An opinion survey touted by Walker Corporation as showing “overwhelming support” for a controversial $1.4 billion development in Queensland’s Moreton Bay has added to the project’s secrecy.
A spokesman for the corporation has refused to say if respondents were told that benefits such as a giant lagoon at Toondah Harbour were dependent on a town of 3,600 homes being built in a marine park.
Earlier this year the corporation won a court battle to stop publication of details of how and when it might deliver public benefits said to be worth $60 million which are believed to be in a development agreement with the local council and state government..
The corporation features an article on its website in “latest news” headed “Community asks Walker to fix rusty Redlands” under an artist’s impression of a giant swimming and paddling lagoon with “Cleveland mum Alyce Johnson” saying: “…the lagoon pool is one of the star attractions for locals wanting more to do in the Redlands.”
But Mrs Johnson says she did not take part in an opinion poll and was not told that the lagoon was dependent on a town being built in the bay.
“I was approached in Bunnings’ car park at Capalaba and asked for my opinion of the lagoon,” she said. I hadn’t read anything about it.
The corporation promises Toondah Harbour is: "a soon to be recreational destination" with “its very own South Bank-style lagoon pool and water play area…”
But it could be 2040 before the lagoon is built because the corporation says the project will be developed in stages and take 15 to 20 years to complete.
When the council was asked if the development agreement contained details of when a lagoon should be delivered a spokesperson replied: “The details and inclusions within the development agreement are confidential.”
A lagoon does not appear among the promised public benefits of the project in a published infrastructure agreement with the council and state government because it was not announced until after its publication.
I asked the corporation if respondents to the corporation survey were told that the proposed town would be situated mostly on Ramsar-protected wetlands.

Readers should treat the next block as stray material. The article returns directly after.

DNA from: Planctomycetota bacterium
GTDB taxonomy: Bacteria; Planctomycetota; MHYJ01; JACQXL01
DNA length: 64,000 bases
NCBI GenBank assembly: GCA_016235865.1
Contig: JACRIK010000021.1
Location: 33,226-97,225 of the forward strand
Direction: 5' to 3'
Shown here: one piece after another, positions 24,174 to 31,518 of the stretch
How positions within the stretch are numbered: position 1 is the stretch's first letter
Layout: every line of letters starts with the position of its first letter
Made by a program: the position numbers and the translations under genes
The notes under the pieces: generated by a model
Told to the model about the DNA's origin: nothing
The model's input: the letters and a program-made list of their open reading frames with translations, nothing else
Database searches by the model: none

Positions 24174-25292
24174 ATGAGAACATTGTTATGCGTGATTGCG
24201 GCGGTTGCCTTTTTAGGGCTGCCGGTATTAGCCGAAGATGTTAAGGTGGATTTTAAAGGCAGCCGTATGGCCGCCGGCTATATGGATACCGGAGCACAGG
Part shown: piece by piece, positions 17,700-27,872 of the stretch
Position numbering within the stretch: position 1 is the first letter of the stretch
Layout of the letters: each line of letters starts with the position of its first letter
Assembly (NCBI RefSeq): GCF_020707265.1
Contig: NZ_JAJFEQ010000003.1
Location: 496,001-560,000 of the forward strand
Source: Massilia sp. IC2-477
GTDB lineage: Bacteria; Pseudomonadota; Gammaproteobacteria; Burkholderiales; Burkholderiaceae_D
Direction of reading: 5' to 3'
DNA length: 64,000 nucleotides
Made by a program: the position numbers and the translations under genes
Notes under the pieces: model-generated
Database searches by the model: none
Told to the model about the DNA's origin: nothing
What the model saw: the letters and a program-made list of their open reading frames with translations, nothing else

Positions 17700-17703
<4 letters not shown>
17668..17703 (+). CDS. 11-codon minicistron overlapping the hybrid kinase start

Questions were also asked about how the respondents were selected. For instance, were the respondents picked at random? Was a wide age range included in the criteria? Were respondents selected to ensure a wide geographic distribution?
The corporation spokesperson said: “…the sample is a random sample from the local area and spread across demographics. We stand by the integrity of the research.”
But he refused to answer whether respondents were told the plan to revamp the harbour entailed a town being built in Moreton Bay Marine Park and mostly on internationally recognised and protected Ramsar wetlands.
He said: “I.… don't have time to deal with these questions.”
A lagoon and other promised benefits, to be paid for from the proceeds of the project, are believed to be contained in a development agreement, which is being kept secret.
The corporation’s survey is at odds with the results of opinion polls run by community group Redlands2030 which found 85% of people opposed the building of a town in the bay.
In another development, Queensland Labor members have placed further pressure on the state government to ditch its support for the new town which is also supported by the federal government and Redland City Council.
Labor members at the party’s recent state conference agreed without dissent that: “…a Labor Government is committed to protecting ecologically important marine areas and Ramsar sites by ensuring that nearby development does not cause adverse impacts to wetlands’ ecological and hydrological values.”
They noted: “…that Toondah Harbour is within the State Moreton Bay Marine Park and the Moreton Bay Ramsar site and thus is listed as a Ramsar area – a wetland of international significance.”
The decision consolidates the decision of party members at the national conference
which specifically advocated a policy of protecting Ramsar-listed wetlands and noting that Toondah Harbour, the site of the proposed town, is in such a wetland.
The decisions isolate local ALP MP Don Brown who previously had said : “Since my election in 2015, I have been a supporter of the Toondah Harbour project on the provision that it passes the environmental impact study.”
He failed to say whether he had changed his stance following the state conference.
Donisha Duff, the ALP candidate for the local federal seat of Bowman, failed to respond to the question of whether she would campaign against the town.
On December 24 2015 Redland Mayor Karen Williams announced that community benefits - “all $116 million of it” - would be provided under an agreement with the corporation which would be made public in 2016.
But a council announcement in 2016 said only that: “Of the $116 million in infrastructure to be delivered to the Redlands community, more than $56 million is through the Infrastructure Agreement and the remainder to be delivered through the Development Agreement.”